Objects can tell stories about encounters, memories, and secrets. Tine Milz, dramaturge and co-director of Theater Neumarkt in Zurich, believes that one can encounter a person through their objects. That is why she asked artists Ceylan Öztrük, Teresa Vittuci, and Annina Machaz to bring an object that is dear to them to the interview they conducted for Das Wetter and that is re-published here. Below Ceylan, Teresa, and Annina explain in what way the objects are close to their hearts.
Annina and the Pleasure of the Headpiece
My object is a self-made stork helmet, a headpiece I created some time ago for one of my stage characters. This hat tells a lot about the way I work. First, I really love headpieces and almost all my stage characters are wearing them. To have something on my head inspires me and is very often a starting point. And birds have accompanied me since early on. For a performance in primary school, I made 25 budgerigars on a silk thread that should get shot on stage and fall from the sky. The teacher said: “your idea is a bit too dramatic.” I remember I was super shocked because I thought it a genius idea. I like that birds are somehow not only beautiful and free, but they can also be very scary and filthy. Often in movies, they have something eerie, and that’s a really good combination. This fine line from humor to horror is something that is interesting for me. Second, I think this object is absurd and absurdity is another element that is important in my performances. It’s cool that not everything has to be logical. I also don’t know what it means to walk around with a stork on my head, but it triggers people’s imagination. The helmet is made from papier-mâché, which is my favorite material. I like that it’s so simple and easy to work with, and you literally can make everything out of it. My father taught me how to use it. When I made this stork helmet, he was still alive, and we were talking on Zoom. He looked at me and randomly said, when Billy Wilder received an Oscar he said: “Awards are like hemorrhoids. At one point, every asshole gets it.” And I remember I was a little bit shocked, wow, okay, that’s quite vulgar, but maybe that’s also a bit true. Now always when I look at this stork helmet, it’s linked to Billy Wilder’s quote. And I have to laugh.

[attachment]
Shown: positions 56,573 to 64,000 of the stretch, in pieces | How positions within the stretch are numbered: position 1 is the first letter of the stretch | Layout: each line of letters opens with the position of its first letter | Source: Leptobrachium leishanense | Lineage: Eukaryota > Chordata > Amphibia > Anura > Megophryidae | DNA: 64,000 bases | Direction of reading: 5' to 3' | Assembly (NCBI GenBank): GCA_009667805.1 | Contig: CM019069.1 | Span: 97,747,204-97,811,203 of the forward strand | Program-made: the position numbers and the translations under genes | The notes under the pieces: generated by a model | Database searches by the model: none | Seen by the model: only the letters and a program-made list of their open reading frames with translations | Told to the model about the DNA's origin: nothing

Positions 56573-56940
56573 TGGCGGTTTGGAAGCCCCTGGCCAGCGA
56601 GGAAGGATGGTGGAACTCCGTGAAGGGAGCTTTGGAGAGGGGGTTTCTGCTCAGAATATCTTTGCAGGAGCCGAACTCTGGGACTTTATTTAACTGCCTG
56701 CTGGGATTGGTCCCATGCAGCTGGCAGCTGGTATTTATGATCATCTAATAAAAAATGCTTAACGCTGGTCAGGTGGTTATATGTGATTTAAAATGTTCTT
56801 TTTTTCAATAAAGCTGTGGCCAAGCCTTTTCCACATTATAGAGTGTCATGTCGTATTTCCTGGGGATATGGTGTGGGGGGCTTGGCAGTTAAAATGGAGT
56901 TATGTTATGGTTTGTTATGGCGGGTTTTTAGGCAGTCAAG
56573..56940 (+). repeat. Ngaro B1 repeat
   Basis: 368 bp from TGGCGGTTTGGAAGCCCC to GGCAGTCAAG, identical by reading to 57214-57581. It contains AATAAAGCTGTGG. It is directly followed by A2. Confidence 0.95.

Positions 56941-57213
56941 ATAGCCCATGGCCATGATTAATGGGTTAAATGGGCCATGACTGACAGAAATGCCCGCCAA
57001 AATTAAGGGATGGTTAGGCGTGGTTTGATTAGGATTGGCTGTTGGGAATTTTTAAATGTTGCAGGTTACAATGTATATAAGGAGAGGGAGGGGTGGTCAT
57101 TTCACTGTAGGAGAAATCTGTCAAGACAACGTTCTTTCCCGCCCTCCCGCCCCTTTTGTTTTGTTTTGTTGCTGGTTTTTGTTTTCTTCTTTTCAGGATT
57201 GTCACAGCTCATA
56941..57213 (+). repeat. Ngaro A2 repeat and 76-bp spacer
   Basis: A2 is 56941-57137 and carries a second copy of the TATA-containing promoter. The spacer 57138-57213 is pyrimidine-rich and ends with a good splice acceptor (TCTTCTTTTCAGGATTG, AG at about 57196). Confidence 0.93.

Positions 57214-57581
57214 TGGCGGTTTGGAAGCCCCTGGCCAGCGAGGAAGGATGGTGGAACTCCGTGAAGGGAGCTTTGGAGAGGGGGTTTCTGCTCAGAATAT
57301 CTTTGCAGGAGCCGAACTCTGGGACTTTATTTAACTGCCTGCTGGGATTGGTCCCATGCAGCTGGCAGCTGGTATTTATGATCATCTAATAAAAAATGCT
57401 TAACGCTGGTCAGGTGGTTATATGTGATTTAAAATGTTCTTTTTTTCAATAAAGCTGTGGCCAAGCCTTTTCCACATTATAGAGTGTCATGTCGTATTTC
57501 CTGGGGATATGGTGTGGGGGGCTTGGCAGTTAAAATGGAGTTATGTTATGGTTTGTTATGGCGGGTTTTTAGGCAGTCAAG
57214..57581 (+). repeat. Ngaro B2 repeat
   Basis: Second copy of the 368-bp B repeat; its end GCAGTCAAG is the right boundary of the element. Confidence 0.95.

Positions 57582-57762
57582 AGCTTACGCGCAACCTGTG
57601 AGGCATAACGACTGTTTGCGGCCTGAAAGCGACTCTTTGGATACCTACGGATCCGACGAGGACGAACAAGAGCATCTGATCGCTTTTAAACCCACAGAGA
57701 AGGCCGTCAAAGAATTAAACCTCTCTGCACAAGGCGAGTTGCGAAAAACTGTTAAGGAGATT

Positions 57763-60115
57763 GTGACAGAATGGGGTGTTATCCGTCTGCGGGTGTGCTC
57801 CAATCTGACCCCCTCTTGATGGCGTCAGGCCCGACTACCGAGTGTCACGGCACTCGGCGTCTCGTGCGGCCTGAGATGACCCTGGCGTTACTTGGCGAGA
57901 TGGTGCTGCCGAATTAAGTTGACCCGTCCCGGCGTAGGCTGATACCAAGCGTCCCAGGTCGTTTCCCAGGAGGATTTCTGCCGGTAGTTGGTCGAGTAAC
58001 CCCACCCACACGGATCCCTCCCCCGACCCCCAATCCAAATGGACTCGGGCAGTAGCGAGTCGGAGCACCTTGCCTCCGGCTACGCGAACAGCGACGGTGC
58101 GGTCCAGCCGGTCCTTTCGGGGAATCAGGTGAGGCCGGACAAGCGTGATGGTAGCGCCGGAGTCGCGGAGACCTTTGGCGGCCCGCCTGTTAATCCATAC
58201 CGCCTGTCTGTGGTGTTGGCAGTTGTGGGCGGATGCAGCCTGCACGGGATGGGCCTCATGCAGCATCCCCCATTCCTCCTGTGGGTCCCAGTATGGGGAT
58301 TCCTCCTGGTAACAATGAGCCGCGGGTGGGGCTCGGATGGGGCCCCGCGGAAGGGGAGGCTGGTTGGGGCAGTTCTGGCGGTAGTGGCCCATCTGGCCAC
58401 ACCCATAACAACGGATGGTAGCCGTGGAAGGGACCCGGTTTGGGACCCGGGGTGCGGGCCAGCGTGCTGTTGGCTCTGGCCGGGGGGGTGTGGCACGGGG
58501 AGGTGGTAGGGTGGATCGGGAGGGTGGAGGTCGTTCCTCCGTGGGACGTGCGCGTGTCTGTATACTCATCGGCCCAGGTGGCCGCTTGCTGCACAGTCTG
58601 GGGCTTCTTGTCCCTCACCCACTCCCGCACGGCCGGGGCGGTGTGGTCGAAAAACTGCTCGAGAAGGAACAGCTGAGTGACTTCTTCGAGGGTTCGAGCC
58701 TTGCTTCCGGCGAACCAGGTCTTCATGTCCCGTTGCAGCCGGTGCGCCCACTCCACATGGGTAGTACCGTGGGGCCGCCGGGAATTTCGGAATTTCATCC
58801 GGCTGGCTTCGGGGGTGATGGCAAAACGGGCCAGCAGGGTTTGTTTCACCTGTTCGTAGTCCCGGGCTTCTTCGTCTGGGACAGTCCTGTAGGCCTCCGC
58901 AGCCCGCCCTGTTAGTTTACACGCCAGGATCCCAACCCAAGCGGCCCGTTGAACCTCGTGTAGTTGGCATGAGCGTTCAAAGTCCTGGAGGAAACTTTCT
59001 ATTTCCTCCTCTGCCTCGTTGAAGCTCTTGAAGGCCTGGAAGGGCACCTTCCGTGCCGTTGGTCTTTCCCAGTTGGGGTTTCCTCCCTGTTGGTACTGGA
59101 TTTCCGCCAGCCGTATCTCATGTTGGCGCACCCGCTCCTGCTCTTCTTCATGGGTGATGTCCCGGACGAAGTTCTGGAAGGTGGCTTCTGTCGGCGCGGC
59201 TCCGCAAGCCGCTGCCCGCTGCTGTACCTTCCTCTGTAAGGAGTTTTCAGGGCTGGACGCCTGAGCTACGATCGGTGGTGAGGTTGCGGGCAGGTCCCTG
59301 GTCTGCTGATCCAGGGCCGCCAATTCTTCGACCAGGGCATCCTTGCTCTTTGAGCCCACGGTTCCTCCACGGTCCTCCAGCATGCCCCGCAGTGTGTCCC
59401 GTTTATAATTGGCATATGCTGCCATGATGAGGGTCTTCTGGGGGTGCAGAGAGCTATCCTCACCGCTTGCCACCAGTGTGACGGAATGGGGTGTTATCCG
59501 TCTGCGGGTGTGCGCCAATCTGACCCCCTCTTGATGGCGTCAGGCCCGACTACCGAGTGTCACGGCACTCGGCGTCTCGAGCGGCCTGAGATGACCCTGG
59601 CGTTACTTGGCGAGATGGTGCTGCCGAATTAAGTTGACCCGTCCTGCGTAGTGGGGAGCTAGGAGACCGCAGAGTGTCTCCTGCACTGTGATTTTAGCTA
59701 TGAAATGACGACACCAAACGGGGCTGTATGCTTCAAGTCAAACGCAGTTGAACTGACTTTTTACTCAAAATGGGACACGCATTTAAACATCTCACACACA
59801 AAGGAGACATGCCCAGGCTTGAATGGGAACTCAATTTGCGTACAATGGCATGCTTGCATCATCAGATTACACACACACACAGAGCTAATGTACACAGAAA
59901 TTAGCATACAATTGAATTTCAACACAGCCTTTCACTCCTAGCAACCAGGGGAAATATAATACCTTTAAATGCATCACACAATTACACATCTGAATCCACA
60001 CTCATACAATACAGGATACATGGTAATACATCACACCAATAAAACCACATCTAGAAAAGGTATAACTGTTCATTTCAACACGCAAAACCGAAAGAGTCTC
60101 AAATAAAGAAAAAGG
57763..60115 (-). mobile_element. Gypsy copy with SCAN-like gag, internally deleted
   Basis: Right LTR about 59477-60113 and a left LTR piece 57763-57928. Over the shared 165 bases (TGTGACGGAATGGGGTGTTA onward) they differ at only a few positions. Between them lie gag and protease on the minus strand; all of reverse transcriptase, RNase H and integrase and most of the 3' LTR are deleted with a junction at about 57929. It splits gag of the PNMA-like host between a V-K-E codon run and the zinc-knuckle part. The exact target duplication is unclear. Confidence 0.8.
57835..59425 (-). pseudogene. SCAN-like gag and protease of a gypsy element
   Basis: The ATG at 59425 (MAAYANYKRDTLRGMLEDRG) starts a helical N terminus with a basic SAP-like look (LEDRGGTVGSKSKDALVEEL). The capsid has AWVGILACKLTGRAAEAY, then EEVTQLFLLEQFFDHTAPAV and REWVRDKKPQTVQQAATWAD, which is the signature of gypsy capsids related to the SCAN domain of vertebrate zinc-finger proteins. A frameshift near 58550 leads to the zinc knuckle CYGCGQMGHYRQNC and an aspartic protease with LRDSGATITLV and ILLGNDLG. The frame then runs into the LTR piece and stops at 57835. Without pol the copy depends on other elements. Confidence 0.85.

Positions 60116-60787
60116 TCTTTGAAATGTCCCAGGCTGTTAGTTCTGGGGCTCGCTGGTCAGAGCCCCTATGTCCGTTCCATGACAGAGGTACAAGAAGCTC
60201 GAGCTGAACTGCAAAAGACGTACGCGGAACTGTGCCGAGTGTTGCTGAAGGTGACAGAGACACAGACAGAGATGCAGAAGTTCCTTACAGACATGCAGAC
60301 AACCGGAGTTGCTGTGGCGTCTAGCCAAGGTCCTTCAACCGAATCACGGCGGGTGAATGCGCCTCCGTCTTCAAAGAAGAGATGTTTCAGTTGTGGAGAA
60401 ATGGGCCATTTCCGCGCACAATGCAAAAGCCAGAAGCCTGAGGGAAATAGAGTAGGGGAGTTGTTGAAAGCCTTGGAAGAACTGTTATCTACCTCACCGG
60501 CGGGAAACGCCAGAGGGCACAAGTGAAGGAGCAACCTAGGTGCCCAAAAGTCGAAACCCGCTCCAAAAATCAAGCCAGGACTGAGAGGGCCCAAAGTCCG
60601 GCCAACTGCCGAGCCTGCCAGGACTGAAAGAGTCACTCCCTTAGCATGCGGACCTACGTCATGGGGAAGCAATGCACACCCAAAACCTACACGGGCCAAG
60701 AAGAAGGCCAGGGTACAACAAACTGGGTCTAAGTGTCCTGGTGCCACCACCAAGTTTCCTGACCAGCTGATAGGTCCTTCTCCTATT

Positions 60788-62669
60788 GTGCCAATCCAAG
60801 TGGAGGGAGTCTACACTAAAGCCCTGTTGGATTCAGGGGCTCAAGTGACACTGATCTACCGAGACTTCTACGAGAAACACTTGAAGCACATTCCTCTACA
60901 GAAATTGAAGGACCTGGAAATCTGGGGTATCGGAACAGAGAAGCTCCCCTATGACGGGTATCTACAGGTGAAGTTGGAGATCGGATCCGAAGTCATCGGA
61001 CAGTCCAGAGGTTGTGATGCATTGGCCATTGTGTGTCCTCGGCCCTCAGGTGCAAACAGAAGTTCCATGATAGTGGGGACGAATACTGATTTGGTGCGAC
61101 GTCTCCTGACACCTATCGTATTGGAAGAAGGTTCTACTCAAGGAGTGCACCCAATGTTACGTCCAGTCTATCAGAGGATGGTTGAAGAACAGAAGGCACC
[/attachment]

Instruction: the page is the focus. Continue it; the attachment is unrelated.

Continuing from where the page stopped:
Teresa and the Pleasure of the Massage Gun
I chose an object that is not an artwork per se, it’s a massage gun, which is basically a pulsating device for muscle-ache relief. I like its look because it looks a bit like a drill and I always feel like a butch dyke when I’m holding it, which I love, of course. But aside from that, it has a special story. I got it on the day after my piece DOOM premiered. I was so sore from the premiere and thought, shit I won’t be able to perform tonight. I could barely walk or get out of bed. I was desperate for help but cautious of getting a massage. It felt somehow dangerous to be touched by just someone. I suddenly had this divine inspiration of buying a massage gun, even if I couldn’t afford it. My genius idea was that I’ll buy it, try it, use it until I’m able to perform again, and then I’ll return it. I know that’s a bit shady, but I was so broke, and I knew that’s the only way I´ll get through the show. I bought the device; I took it to the theater, and I never returned it. That same night the future love of my life was sitting in the audience. After the show one of the first things I said to them was: “I bought this insane massage device; you have to try it.” We still laugh about it today.